CADEL Evans will help lead cycling through its darkest hour, but will address the sport's doping crisis on his own terms and in his own time, his Australian manager says.
Celebrities, survivors at Livestrong event
While Lance Armstrong didn't make an appearance on the yellow carpet, hundreds came out to hear him speak at the 15th anniversary of his foundation Livestrong.
Jason Bakker said yesterday that he had been in regular contact with the untainted 2011 Tour de France winner, who will return to Australia from Europe in coming weeks in professional road cycling's off-season.
''Putting our obvious relationship aside, I have never met a more principled person. I've never met a person who holds his values so dearly to him,'' Mr Bakker said.
''And for that very reason I think Cadel has an enormous role to play in cycling, but I think he's been playing that role for some time.''
The comments came as Lance Armstrong received a standing ovation at a fund-raising dinner in Austin, Texas, marking the 15th anniversary of his Livestrong Foundation.
In his first speech since the US Anti-Doping Agency sanctioned him, Armstrong did not address doping allegations - a matter that cycling's international governing body, the International Cycling Union, will respond to in Switzerland tomorrow.
But he implored the audience, which included American politicians, actors Sean Penn, Ben Stiller and Matthew McConaughey, and singer Norah Jones, to continue to support his charity.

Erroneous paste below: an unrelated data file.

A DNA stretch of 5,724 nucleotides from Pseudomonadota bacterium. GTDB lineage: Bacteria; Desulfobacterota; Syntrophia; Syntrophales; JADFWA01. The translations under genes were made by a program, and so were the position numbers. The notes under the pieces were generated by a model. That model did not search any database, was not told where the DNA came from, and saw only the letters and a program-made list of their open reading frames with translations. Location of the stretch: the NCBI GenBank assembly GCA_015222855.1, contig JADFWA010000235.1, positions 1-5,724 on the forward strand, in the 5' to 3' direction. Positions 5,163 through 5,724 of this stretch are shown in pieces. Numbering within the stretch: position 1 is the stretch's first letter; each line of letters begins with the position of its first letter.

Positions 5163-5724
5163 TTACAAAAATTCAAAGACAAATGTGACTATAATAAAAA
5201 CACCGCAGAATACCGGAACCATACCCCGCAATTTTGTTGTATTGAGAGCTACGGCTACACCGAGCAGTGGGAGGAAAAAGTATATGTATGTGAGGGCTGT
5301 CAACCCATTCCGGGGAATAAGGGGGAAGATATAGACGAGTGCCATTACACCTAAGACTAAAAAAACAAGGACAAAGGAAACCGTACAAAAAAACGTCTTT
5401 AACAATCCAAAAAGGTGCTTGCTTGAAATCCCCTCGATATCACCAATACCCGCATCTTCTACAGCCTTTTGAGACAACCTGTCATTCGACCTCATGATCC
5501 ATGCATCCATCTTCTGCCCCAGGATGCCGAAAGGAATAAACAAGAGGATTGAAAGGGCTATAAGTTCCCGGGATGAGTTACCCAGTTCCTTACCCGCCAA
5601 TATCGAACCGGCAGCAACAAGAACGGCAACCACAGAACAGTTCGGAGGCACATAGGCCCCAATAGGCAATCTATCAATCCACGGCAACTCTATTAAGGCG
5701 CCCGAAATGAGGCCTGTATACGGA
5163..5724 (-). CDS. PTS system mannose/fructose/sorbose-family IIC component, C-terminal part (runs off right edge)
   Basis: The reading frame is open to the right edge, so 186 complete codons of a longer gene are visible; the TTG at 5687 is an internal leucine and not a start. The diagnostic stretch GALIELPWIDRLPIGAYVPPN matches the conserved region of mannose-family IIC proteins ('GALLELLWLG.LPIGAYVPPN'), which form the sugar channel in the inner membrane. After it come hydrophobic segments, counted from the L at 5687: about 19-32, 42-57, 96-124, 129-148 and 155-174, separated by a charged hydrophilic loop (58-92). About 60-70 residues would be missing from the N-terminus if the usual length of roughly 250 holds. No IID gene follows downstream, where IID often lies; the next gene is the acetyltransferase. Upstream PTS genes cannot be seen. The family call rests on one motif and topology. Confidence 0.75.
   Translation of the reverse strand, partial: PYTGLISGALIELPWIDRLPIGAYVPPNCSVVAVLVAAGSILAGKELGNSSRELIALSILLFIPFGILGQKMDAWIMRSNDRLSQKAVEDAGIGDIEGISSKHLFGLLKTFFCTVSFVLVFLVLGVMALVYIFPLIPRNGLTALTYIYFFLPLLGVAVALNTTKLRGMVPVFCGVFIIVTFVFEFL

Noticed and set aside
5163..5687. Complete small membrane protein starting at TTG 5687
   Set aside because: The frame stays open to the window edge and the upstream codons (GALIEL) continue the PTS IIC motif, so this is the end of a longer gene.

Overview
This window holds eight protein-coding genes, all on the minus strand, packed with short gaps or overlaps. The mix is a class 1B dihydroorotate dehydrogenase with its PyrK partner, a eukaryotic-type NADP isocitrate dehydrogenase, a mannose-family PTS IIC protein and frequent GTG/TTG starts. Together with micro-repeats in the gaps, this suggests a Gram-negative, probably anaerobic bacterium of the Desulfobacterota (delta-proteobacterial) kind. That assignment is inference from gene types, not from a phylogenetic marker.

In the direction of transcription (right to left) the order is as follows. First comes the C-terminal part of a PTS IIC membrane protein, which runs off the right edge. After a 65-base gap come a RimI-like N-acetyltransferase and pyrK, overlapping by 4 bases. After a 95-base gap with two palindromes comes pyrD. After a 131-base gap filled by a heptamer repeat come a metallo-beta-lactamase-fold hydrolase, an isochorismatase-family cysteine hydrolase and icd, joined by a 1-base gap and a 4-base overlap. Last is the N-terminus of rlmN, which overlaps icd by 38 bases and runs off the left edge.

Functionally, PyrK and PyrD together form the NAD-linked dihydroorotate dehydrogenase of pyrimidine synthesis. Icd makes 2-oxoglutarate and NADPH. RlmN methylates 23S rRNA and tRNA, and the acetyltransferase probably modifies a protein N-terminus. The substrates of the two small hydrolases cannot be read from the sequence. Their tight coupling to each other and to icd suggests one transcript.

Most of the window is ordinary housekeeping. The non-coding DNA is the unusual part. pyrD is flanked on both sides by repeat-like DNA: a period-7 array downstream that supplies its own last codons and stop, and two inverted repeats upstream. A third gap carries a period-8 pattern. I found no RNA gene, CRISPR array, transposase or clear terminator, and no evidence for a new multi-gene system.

Armstrong quoted Martin Luther King, in an indirect reference to his predicament, saying, ''We must accept finite disappointment but never lose infinite hope.''
He thanked the audience, saying, ''The mission absolutely must go on … we will not be deterred. We will move forward. And we will continue to serve the 28 million people around the world that need us the most.''
How has Lance Armstrong affair affected cycling?
We ask cyclists at Ride to Work Day what they think of Lance Armstrong, the ongoing drug scandal and how the sport's reputation has been affected.
Australian cyclist and Tour de France stage winner Simon Gerrans is also coming home and will declare himself clean.
Gerrans' Australia manager, David Culbert, said he asked the lead rider for the Orica-GreenEDGE team, which has been shattered by the doping admissions of its former chief sports director, Matt White, squarely about doping in a phone call last week.
''I asked him the question, 'Are there any skeletons in your closet?' His answer was, 'I don't have anything to hide. I've got nothing to worry about, and neither do you.'''